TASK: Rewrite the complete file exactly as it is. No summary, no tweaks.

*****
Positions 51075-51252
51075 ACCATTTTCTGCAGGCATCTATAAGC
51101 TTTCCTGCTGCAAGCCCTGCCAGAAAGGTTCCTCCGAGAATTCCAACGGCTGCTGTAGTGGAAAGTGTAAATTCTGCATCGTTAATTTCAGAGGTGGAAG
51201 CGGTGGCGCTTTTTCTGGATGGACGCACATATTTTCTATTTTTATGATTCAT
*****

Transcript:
Positions 51075-51252
51075 ACCATTTTCTGCAGGCATCTATAAGC
51101 TTTCCTGCTGCAAGCCCTGCCAGAAAGGTTCCTCCGAGAATTCCAACGGCTGCTGTAGTGGAAAGTGTAAATTCTGCATCGTTAATTTCAGAGGTGGAAG
51201 CGGTGGCGCTTTTTCTGGATGGACGCACATATTTTCTATTTTTATGATTCAT